Probably the most important risk factor for coronary artery disease (CAD) in women is the misconception that CAD is not a women’s problem but somehow a men’s disease. Risk factors associated with a higher cardiac risk in both men and women include: older age, family history, smoking, high blood pressure, high cholesterol, and diabetes. Moreover, hormonal status in women is an equally powerful predictor for CAD. At the time of menopause when the ovary gradually decreases the production of hormones, the risk of CAD rises thereafter until it equals that of men by the age of 75 years. In the light of more recent data, it is hard to recommend initiating estrogen replacement therapy after a woman has had a cardiac event or to prevent a cardiac event if one has not occurred, but women who are already on estrogen therapy for other indications should probably continue. Many questions remain. The potential benefits of estrogen therapy must always be weighed against the small but definite risk for breast and endometrial cancer, and careful consultation is always warranted. Finally, exercise can prevent CAD.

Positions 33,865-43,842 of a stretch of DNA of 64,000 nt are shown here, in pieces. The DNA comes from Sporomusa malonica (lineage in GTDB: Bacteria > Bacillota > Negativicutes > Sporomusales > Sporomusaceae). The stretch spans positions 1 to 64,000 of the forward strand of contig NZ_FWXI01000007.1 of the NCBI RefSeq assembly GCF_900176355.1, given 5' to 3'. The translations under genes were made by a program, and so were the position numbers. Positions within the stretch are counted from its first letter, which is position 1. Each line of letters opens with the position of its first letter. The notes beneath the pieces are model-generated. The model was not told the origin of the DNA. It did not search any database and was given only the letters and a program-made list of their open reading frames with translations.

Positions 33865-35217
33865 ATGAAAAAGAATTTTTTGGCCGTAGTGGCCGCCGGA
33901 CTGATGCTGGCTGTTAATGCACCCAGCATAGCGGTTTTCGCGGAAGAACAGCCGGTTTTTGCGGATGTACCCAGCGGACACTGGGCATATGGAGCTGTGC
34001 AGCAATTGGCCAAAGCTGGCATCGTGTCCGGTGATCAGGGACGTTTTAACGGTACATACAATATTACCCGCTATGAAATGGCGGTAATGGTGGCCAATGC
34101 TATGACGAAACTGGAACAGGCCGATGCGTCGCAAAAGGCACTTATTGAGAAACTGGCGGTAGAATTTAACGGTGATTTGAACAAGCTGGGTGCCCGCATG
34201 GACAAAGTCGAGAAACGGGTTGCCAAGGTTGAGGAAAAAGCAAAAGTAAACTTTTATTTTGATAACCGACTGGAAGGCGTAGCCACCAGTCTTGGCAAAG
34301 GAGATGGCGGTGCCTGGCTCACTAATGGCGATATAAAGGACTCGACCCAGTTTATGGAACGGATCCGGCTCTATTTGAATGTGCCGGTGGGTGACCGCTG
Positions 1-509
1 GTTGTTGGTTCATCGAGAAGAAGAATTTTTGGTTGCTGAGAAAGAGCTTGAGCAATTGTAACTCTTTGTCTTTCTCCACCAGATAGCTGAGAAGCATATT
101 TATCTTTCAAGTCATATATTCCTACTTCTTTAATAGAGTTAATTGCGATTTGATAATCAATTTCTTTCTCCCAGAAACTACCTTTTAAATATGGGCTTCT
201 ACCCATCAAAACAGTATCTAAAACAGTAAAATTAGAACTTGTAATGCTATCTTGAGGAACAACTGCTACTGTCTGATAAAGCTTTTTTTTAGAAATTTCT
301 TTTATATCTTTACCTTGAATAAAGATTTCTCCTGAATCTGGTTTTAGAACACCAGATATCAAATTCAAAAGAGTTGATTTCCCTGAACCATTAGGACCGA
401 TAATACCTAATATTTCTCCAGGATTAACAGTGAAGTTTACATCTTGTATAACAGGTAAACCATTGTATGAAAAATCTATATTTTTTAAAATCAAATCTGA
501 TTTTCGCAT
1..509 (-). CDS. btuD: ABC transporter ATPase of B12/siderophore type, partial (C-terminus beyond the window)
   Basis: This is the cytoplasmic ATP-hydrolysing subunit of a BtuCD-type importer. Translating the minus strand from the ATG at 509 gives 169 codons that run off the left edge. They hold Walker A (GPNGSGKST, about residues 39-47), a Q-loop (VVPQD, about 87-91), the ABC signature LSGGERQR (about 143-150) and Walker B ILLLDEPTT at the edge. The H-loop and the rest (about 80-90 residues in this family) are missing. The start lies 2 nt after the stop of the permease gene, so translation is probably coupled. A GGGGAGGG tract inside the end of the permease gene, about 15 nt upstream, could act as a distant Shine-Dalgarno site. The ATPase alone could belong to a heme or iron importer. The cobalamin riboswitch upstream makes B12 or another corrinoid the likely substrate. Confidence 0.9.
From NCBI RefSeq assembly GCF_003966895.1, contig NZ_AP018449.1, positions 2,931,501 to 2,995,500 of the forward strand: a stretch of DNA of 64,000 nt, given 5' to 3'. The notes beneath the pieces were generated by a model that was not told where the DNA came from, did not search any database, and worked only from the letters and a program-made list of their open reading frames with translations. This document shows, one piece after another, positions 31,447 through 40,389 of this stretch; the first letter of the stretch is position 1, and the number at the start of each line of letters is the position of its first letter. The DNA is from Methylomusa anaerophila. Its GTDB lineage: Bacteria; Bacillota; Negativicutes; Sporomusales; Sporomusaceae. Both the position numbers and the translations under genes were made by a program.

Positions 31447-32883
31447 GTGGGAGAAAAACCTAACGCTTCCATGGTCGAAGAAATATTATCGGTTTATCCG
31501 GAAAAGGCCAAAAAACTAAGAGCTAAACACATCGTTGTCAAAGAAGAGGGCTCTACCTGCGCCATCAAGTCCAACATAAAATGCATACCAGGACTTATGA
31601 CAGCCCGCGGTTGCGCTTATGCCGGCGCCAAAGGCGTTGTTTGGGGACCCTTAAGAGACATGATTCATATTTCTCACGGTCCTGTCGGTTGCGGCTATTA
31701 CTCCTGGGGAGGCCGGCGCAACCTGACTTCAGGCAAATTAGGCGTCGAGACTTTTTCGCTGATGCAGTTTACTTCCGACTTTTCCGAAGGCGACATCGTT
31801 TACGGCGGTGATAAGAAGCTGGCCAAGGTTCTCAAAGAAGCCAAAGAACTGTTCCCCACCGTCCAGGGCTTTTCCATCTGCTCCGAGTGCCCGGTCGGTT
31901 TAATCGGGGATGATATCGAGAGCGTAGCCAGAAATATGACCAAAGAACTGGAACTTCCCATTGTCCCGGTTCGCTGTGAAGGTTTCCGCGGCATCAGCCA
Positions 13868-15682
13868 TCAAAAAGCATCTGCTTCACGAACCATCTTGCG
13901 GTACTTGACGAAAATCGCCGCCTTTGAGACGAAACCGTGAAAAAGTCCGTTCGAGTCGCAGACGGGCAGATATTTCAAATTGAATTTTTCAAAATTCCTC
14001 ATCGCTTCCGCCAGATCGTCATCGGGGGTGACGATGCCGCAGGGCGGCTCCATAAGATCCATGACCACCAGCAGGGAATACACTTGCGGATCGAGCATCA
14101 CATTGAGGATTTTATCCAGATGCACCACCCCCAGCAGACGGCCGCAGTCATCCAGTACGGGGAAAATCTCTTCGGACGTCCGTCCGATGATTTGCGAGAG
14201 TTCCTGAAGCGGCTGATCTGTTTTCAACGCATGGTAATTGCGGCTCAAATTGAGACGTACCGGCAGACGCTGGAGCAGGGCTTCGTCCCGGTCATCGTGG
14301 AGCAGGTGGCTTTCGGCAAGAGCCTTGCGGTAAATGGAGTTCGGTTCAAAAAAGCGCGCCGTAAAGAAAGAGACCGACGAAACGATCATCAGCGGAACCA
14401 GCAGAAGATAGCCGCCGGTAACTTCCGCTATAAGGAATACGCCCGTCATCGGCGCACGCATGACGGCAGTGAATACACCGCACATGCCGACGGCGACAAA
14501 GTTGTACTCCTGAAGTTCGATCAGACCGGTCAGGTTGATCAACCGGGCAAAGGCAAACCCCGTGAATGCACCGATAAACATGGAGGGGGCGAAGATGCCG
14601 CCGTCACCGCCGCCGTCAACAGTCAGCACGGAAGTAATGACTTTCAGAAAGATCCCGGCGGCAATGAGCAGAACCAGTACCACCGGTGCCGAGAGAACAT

Moderate exercise such as brisk walking is as effective as vigorous exercise and sedentary women who become active reap similar benefits as those who have remained active throughout their lives. As always, please consult your primary care physician to identify the best prevention and treatment options that are right for you.